All I can do is keep fighting for those who can’t. And I will not stop until we, together, have won the fight.



my father is cancer free




“There is no cancer in your body.”

Those were the words my father’s doctor spoke at his follow up last week.

There are no cells left.

I hadn’t seen my parents for quite some time—I’ll admit, it was way too long. I recently moved closer to them; it wasn’t necessarily out of concern, but it was important to me to be closer than a five hour flight.

My father has gotten in to the habit of scaring us—us being his family. He had three visits to the emergency room this year. The first time he was complaining of stomach problems; it turned out his appendix was about to rupture. They kept him for surgery.

The second time was in Paris. He fell, hit his head and need stitches. (I should interject that my parents are adorable. My mom told my dad at age 74 she had never seen Paris. He took her. They still go on dates and he still buys her flowers after 54 years of marriage. I love what they have.)

His next trip to the ER, he was complaining of headaches. It turns out that they never did an MRI in Paris. He had a subdural hematoma from the fall and once more, he ended up in emergency surgery. His complaint while healing in ICU was that he looked like Herman Munster.

My dad has always had a dry sense of humor. My brother and I grew up on Monty Python and Masterpiece Theatre. Truth be told, I never made it all the way though an episode of MasterpieceTheatre back then. I was eight. I inherited the same humor. My father and I can banter for days…and no matter what he goes through I will never stop trying to get a laugh out of him.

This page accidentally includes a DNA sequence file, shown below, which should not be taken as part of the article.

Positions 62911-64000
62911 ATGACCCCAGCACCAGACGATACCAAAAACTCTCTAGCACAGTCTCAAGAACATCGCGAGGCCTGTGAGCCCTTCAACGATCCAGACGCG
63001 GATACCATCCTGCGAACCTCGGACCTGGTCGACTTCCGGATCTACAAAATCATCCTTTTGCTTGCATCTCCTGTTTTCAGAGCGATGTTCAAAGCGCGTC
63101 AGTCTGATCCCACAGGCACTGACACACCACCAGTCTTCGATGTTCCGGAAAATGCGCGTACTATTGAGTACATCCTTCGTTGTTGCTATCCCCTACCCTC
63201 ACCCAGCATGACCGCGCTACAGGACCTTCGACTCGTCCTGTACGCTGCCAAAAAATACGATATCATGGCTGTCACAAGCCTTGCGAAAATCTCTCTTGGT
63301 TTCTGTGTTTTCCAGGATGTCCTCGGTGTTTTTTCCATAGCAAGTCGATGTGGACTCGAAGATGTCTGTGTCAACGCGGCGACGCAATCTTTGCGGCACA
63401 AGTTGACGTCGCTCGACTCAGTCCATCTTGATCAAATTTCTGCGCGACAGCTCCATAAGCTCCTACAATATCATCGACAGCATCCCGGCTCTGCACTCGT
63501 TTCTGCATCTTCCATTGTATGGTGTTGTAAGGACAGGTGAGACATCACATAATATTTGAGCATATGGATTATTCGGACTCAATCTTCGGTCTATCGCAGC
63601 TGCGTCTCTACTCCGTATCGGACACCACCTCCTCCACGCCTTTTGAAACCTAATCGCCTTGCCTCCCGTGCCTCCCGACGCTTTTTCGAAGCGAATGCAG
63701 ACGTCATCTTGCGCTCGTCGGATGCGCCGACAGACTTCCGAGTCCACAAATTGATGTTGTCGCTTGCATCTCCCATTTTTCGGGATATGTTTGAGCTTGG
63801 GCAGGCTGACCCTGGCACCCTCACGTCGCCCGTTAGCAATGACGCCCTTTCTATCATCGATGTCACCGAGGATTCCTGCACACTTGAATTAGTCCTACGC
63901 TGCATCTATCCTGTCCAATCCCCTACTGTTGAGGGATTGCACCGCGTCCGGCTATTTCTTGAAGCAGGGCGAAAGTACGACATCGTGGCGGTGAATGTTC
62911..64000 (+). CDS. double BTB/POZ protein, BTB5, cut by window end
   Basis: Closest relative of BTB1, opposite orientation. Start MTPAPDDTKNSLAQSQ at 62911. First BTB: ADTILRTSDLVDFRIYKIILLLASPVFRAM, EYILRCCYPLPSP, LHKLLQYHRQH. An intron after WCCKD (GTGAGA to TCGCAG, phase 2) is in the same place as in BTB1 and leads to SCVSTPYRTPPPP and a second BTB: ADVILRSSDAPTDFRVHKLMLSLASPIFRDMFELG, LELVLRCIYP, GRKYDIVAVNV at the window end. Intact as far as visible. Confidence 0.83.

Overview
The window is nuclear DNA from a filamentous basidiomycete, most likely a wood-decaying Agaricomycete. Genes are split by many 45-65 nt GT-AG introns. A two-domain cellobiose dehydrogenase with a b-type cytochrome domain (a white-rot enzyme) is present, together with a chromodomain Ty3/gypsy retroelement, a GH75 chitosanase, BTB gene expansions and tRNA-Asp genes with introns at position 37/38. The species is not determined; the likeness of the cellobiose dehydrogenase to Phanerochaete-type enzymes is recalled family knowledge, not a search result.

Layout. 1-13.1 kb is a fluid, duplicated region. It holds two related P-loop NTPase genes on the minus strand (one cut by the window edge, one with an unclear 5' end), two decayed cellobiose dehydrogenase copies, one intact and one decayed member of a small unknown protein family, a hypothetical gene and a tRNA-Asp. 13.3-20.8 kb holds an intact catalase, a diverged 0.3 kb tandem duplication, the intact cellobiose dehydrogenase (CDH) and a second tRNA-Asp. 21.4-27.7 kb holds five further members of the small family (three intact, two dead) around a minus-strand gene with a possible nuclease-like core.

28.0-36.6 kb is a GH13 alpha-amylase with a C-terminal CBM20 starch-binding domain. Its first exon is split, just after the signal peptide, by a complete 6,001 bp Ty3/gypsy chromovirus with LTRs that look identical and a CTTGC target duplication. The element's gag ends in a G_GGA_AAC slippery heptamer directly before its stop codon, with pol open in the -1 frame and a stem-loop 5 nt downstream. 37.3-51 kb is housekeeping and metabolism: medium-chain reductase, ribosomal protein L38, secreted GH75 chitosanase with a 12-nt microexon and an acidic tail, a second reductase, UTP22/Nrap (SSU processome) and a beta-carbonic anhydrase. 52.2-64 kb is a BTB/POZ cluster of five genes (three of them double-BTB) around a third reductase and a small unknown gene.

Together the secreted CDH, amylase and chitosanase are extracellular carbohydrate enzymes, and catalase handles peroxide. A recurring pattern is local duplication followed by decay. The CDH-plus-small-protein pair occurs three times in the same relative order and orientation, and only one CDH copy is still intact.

It was at this point I said to him, Hey Dad…you’re allowed three scares a year. Knock it off. You’ve met your quota.

Last month I went up to visit them for a family event. One of my favorite things to listen to is my dad telling stories about his childhood, more specifically my grandfather. I love my father’s stories. I love history. I soak it up like a sponge…I digress.

I went back home with my parents after the second party. The three of us reminisced for a while before my mom went to bed. And then my father sat me down at the kitchen table. In my family, when someone your senior asks you to sit down, it is typically not good news. It was always one of three things: I was grounded, I was about to hear something that could potentially traumatize me, or someone had died. Since I hadn’t skipped school in over 20 years, my heart lodged itself in my throat.

This time was no different. My father told me that when they had taken part of his appendix out, they found cancer cells in the part that was removed. I do not know all the technical terms, nor do I care.